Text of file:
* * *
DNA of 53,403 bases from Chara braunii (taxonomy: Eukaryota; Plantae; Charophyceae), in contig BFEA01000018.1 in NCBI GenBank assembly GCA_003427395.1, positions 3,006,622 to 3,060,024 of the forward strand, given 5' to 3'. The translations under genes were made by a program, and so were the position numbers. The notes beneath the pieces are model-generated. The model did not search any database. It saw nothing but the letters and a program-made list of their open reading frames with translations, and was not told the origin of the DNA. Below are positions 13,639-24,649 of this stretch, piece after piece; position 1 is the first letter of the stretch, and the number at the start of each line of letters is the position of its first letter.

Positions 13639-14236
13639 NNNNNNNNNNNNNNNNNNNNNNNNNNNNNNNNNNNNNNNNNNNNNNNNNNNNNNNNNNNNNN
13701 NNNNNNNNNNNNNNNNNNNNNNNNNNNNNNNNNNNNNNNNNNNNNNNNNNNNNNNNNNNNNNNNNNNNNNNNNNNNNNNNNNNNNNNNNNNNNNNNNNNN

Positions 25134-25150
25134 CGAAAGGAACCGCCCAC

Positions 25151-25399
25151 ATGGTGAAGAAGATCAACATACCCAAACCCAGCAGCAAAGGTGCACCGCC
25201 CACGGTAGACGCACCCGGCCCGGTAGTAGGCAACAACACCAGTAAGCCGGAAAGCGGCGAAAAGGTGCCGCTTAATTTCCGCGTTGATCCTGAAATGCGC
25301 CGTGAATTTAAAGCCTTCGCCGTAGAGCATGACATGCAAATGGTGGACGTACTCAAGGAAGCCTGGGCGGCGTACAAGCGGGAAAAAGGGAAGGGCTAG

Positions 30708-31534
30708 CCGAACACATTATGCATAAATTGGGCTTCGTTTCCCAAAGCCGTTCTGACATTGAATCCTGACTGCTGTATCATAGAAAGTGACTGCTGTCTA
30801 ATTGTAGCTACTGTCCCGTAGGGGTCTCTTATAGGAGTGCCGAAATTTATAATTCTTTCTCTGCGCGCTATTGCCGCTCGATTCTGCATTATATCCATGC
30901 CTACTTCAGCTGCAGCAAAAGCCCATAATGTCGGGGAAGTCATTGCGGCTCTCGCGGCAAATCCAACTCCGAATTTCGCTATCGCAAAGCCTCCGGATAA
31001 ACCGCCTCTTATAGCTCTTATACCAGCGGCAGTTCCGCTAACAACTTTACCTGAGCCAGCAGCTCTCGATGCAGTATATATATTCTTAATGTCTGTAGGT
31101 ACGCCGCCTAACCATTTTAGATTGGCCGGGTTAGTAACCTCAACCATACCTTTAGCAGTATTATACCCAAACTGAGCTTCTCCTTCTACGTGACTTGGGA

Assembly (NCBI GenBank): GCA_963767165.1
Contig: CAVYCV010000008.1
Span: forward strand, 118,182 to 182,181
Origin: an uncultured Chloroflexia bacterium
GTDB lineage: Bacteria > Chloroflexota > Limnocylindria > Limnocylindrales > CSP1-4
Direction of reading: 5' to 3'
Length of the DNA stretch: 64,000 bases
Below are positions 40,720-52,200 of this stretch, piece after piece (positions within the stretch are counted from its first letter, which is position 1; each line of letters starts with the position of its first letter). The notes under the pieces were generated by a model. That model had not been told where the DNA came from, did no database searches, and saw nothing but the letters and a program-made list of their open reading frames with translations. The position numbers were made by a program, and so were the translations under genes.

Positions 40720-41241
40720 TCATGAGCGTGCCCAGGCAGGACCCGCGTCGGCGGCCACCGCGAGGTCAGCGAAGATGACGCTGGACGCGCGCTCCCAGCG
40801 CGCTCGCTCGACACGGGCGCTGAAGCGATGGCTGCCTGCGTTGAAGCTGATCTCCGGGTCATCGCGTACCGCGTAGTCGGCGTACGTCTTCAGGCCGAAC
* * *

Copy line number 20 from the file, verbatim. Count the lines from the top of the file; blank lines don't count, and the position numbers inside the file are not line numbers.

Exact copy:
Origin: an uncultured Chloroflexia bacterium